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Air aid

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  • | 11:00 a.m. September 25, 2015
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One morning in early March, Alan Wozniak woke up to 100 orders for his $90 do-it-yourself kit to test air quality for formaldehyde.

He knew something must have happened to spur the unusual surge in orders. Turns out a “60 Minutes” episode that aired the previous night featured a segment that highlighted some hardwood floors from Lumber Liquidators that contained traces of formaldehyde.

A mere 100 orders was only the beginning of the deluge.

Within a few months, Lumber Liquidators ordered 5,000 kits, then 10,000 then 20,000 and then 45,000 kits, as customers began to request the tests, Wozniak says. His 40-employee, Clearwater-based air quality maintenance company, Pure Air Control Services, did whatever it could to keep up with the demand. Wozniak set up makeshift manufacturing space around the office and shifted employees to assembly. He quickly found three labs to partner with to assist with collecting test samples.

Overall, the quick jump in orders was a logistical mess, Wozniak admits. He had samples being returned that were difficult to track because Lumber Liquidators ordered kits, then passed to a contractor, then to a homeowner — which made contact information messy. “You can be prepared, but like a Category 5 hurricane, you can never really be ready for it,” he says.

Pure Air's annual revenues jumped from $3 million in 2014 to $7 million in the first eight months of 2015. Wozniak expects the company to reach $10 million by the end of the year.

But the test kit sales only account for about 20% of the company's business, Wozniak says. The additional uptick can be credited to the economy turning around and people investing in equipment again.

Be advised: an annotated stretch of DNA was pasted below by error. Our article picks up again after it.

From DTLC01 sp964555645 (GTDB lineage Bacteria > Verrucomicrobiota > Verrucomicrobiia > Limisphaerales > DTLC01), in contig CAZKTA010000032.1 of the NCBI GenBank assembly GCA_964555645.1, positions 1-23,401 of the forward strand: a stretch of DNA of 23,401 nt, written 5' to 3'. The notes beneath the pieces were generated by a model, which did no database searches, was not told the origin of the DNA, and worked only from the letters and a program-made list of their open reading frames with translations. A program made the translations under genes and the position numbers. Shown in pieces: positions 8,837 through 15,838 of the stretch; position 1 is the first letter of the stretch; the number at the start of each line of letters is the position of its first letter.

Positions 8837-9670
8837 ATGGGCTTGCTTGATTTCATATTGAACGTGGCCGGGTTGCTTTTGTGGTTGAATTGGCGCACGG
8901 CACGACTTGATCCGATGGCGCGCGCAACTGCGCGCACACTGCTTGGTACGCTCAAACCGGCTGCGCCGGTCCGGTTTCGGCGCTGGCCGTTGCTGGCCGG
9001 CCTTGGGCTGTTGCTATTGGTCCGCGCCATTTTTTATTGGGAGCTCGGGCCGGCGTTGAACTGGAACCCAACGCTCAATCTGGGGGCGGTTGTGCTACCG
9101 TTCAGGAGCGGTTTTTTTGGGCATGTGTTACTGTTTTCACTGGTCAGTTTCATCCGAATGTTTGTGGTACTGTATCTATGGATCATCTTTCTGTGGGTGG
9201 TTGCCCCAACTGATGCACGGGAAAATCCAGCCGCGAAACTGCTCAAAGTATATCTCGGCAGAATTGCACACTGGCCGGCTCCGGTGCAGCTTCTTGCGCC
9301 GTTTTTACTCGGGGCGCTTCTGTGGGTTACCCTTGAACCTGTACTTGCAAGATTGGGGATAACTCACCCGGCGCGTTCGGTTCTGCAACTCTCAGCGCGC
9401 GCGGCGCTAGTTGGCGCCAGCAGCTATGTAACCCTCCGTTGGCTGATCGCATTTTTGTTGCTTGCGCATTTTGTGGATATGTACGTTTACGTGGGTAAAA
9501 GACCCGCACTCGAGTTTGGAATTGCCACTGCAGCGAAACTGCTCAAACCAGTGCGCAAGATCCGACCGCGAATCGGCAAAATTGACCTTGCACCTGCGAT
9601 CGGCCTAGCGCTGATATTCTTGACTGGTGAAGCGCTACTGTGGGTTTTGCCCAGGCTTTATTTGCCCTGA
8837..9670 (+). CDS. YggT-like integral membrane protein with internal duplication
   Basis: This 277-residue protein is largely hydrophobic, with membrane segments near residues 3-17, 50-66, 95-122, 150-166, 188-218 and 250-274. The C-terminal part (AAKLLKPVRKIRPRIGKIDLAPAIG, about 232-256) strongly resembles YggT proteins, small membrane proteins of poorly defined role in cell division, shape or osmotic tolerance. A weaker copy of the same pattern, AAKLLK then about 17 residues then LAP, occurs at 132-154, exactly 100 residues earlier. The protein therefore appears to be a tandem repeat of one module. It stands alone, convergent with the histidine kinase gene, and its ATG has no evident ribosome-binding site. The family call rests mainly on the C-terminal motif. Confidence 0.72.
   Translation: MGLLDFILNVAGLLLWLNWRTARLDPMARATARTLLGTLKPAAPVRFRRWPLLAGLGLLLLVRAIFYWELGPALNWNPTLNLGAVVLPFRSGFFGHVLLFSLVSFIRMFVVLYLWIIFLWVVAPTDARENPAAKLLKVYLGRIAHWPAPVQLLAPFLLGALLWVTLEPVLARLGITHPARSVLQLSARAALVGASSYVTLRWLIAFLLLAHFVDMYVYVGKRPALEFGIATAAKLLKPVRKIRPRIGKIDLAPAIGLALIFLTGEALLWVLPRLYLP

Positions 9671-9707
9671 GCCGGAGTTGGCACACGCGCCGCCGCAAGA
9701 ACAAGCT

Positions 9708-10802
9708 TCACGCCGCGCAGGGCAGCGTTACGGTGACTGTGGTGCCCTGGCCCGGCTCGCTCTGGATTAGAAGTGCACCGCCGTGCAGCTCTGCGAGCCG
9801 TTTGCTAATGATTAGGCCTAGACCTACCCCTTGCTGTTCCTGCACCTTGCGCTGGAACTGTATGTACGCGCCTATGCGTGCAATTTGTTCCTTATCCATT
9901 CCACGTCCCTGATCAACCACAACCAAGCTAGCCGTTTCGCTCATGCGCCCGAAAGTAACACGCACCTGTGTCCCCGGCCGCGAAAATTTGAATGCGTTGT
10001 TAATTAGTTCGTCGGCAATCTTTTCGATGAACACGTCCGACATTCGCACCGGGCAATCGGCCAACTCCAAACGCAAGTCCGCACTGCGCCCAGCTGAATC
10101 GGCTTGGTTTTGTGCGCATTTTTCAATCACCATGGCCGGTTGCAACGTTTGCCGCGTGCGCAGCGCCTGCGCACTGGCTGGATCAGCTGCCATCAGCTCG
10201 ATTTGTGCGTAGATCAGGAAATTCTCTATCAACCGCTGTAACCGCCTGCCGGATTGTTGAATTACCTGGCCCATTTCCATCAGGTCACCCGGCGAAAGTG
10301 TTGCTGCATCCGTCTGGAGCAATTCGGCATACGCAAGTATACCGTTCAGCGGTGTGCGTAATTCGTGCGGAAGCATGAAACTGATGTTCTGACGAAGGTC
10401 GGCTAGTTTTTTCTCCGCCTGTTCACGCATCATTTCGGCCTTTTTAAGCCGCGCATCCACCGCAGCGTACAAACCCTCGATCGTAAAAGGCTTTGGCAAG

What saved Pure Air was not being concentrated in one industry, Wozniak says. Targeted markets include in health care, higher education and federal government. “If you can get through a bad economy, you'll become a better organization.”

Wozniak founded the company in 1984, initially as an air conditioning mechanical contractor. Competing with more than 600 contractors in Pinellas County alone, it quickly became obvious he needed a niche. He decided to focus on the health and environmental side of air quality.

Pure Air has multiple divisions. The list includes a building sciences division with an on-site lab to test air quality, a HVAC remediation division and Building Health Check, which produces 24 different kinds of do-it-yourself air test kits.

The company spreads the word about its services through monthly webinars and its weekly e-newsletter, “Indoor Quality (IQ) Review,” which has more than 12,000 subscribers. Though the newsletter may not turn a direct sale, it reminds people the company exists, Wozniak says. “I don't know why more companies don't do them,” he adds.

Now Pure Air seeks to find more ways to educate potential customers about its products and services. The company is investing nearly $20,000 in building a studio with a green screen and cameras to improve its webinars and product informational videos. “We're taking what we've learned and expanding,” Wozniak says, investing in the website, more tradeshows and presentations. “This is our new threshold.”


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